A few weeks ago, I took a look at three companies that had reported stellar earnings that Wall Street seemed to ignore. A mixture of investor apathy and little analyst coverage helped keep these no-names flying under the radar. But it's stocks like these that can invigorate an aching portfolio and provide unexpectedly good returns in an otherwise topsy-turvy market.
Today I want to take a look at not just some of the earnings beats last week, but also some of the earnings shortfalls. It's amazing what an earnings report can tell you about a stock and its sector... if you just listen.
Analog Devices last week confirmed what we've known for months: the semiconductor sector is in a cyclical downturn. NXP Semicondcutors
Analog Devices missed the consensus on both profits and revenue, its second straight quarter of doing so. Its communications division, which accounts for 19% of its revenue, saw a 9.2% sequential decline and a more worrisome 14.1% year-over-year drop. Gross margin also fell by nearly 3 percentage points. Analog alluded to the more cautious spending habits of its customers as the primary reason its results fell short of its prior bullish forecast. No matter how you look at it, investors need to tread very lightly around semiconductor companies, period!
OK, you probably didn't need me to tell you that the solar sector is financially challenged, but sometimes a report is such a doozy to the downside that it reminds you things could always get worse. Such is the case with Canadian Solar.
The Canadian-based solar cell and solar module product producer threw a beach ball at the side of a barn last week and missed by a mile. Revenue topped analyst estimates slightly, but its quarterly loss of $1.02 was double what Wall Street had expected. Canadian Solar has been able to grow revenue very quickly over the past year, but costs have risen even faster. Factor in that gross margin fell almost 15 percentage points to just 2.4% and you have a recipe for disaster. Analysts now expect Canadian Solar to lose money both this year and next. Keep in mind that Canadian Solar isn't the only offender -- JA Solar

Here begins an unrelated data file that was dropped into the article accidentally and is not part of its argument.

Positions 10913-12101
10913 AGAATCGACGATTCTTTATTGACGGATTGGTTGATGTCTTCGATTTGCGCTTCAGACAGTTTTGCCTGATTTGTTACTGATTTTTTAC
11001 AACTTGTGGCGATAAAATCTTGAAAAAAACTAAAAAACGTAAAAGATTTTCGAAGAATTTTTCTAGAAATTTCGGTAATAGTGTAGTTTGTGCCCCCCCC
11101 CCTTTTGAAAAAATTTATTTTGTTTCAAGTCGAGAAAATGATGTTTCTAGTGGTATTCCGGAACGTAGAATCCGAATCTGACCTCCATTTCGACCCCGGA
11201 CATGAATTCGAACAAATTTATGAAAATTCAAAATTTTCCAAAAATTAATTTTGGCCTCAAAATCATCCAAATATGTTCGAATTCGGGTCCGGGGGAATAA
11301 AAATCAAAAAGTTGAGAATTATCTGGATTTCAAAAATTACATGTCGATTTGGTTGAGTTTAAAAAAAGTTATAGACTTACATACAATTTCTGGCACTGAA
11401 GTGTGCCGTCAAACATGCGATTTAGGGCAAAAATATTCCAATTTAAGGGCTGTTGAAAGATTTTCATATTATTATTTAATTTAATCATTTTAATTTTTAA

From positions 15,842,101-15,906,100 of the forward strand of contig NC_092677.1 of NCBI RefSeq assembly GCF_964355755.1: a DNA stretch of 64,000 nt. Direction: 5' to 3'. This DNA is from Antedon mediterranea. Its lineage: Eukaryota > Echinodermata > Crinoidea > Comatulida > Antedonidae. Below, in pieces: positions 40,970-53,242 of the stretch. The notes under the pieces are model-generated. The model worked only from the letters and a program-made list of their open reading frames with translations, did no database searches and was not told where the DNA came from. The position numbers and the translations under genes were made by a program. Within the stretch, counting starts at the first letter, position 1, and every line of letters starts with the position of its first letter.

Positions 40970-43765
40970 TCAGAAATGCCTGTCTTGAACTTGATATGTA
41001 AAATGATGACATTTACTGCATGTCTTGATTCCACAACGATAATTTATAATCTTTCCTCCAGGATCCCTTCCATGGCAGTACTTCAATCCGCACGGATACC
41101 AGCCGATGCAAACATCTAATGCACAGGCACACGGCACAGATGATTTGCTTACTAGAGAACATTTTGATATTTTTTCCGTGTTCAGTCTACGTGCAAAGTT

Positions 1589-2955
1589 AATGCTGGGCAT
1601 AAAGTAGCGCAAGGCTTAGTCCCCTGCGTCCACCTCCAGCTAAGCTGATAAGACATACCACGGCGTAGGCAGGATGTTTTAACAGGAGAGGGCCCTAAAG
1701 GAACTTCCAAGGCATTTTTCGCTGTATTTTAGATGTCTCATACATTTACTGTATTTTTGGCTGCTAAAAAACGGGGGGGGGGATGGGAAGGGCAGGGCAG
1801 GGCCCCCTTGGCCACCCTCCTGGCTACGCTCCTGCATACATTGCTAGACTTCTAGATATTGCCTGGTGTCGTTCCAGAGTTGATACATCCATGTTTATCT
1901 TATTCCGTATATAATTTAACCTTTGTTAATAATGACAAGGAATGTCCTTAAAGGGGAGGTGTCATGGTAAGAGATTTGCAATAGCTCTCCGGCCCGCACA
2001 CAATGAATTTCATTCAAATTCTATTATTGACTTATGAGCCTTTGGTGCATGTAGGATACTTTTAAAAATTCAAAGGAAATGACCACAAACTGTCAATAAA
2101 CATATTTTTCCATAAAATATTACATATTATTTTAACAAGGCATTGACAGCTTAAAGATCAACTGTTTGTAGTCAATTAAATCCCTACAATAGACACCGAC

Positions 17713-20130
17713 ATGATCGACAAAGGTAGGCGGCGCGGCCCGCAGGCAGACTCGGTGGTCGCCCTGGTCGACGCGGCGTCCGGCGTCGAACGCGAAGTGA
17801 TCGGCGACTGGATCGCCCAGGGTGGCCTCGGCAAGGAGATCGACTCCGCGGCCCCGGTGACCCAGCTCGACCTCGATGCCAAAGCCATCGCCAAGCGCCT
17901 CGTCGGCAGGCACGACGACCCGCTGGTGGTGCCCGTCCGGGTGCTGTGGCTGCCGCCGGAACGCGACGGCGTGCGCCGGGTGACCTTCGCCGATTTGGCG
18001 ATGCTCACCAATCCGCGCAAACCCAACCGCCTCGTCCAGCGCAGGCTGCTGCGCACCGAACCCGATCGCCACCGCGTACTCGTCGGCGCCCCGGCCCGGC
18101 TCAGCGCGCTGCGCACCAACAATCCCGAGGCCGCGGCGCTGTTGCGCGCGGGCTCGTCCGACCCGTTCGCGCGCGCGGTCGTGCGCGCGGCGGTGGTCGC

Seriously, did Wall Street get a look at this report? It's phenomenal! High corn and soybean prices are leading U.S. farmers to spend, spend, spend as U.S. farm income is expected to come in at a record $103.6 billion this year, according to the U.S. Department of Agriculture. This is all excellent news for farm equipment producers Deere and Caterpillar
For the fourth quarter, Deere's results crushed the 15-analyst average estimate of $1.44 in per-share profit. Deere actually produced $1.62 in earnings per share on a 20% jump in sales to $8.6 billion. Even with raw material costs expected to be $150 million higher in 2012 than they were this year, Deere seems like an exceptionally undervalued company. Until proven otherwise, agricultural stocks remain a hotbed for optimists.
Listen and look for trends. If you notice a series of companies in one sector missing earnings, then it's probably a good sign that it's a sectorwide trend. Let those warnings be your guide and don't ignore them if you see them!
What's your take on these three companies? Would you go against the grain or are you in accord with my analysis? Feel free to share your thoughts in the comments section below. Also, I invite you to obtain your free copy of our latest report, "The Motley Fool's Top Stock For 2012," which details a hand-picked winner from our analysts.
Fool contributor Sean Williams has no material interest in any companies mentioned in this article. He definitely thinks Deere's tractors are sexy... but in a platonic investment-styled way. You can follow him on CAPS under the screen name TMFUltraLong, track every pick he makes under the screen name TrackUltraLong, and check him out on Twitter, where he goes by the handle @TMFUltraLong. The Motley Fool owns shares of Texas Instruments. Motley Fool newsletter services have recommended buying shares of NXP Semiconductors. Try any of our Foolish newsletter services free for 30 days. We Fools don't all hold the same opinions, but we all believe that considering a diverse range of insights makes us better investors. The Motley Fool has a disclosure policy that's plowing its way to success.